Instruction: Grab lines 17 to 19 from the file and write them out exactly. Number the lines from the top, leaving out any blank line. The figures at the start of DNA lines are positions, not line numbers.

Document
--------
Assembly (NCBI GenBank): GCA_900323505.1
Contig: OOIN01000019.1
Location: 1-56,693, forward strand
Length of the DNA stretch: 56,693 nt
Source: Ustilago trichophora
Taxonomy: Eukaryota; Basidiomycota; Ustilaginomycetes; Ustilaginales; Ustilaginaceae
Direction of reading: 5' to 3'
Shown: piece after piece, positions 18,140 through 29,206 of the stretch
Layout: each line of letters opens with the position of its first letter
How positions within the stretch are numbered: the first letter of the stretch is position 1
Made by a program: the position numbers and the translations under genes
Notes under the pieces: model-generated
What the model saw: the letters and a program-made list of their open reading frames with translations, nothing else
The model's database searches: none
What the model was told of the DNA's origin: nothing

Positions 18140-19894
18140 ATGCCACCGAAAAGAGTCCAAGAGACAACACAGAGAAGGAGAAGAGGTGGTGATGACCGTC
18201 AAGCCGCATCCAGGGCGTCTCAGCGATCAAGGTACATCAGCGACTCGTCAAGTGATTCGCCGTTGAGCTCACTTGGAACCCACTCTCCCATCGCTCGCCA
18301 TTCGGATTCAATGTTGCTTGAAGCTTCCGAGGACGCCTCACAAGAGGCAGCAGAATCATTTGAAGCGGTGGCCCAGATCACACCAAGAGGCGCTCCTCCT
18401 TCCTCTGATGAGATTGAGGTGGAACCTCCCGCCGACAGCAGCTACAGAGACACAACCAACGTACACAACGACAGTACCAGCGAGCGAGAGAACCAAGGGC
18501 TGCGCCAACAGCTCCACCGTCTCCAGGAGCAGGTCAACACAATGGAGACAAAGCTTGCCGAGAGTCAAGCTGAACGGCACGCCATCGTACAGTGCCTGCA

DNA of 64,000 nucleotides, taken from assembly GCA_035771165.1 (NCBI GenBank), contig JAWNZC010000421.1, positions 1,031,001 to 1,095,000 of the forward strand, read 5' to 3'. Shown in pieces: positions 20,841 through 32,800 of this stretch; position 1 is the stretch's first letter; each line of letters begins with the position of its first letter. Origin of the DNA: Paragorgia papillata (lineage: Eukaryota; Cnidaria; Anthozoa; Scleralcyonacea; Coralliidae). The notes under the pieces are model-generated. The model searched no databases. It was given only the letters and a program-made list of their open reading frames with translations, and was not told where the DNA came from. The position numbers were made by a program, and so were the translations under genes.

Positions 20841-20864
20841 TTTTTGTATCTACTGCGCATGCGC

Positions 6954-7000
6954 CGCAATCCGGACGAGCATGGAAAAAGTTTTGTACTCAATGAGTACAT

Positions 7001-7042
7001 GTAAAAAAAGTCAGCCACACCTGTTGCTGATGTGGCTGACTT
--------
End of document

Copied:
18140 ATGCCACCGAAAAGAGTCCAAGAGACAACACAGAGAAGGAGAAGAGGTGGTGATGACCGTC
18201 AAGCCGCATCCAGGGCGTCTCAGCGATCAAGGTACATCAGCGACTCGTCAAGTGATTCGCCGTTGAGCTCACTTGGAACCCACTCTCCCATCGCTCGCCA
18301 TTCGGATTCAATGTTGCTTGAAGCTTCCGAGGACGCCTCACAAGAGGCAGCAGAATCATTTGAAGCGGTGGCCCAGATCACACCAAGAGGCGCTCCTCCT